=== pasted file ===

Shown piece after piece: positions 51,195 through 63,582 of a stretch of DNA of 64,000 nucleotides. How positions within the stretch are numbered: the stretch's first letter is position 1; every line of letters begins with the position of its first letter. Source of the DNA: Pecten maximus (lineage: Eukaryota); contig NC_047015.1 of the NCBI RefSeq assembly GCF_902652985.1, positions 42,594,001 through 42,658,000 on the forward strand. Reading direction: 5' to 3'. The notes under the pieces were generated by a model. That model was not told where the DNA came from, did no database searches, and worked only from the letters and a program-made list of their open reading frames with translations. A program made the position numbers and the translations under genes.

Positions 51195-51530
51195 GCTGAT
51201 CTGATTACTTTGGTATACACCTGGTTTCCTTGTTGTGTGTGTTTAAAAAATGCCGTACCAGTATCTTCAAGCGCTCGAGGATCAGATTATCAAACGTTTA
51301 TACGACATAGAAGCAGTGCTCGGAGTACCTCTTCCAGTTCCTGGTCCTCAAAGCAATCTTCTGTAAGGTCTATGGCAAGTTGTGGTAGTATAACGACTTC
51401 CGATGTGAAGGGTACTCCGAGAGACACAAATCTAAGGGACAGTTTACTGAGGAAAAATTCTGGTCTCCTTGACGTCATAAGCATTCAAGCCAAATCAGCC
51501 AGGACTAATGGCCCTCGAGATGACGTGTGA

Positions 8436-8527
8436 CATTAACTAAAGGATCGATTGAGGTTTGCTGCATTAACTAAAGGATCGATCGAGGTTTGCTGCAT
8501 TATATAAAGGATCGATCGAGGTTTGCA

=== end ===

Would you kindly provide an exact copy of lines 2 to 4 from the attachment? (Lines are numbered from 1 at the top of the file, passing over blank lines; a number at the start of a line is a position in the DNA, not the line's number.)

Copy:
Positions 51195-51530
51195 GCTGAT
51201 CTGATTACTTTGGTATACACCTGGTTTCCTTGTTGTGTGTGTTTAAAAAATGCCGTACCAGTATCTTCAAGCGCTCGAGGATCAGATTATCAAACGTTTA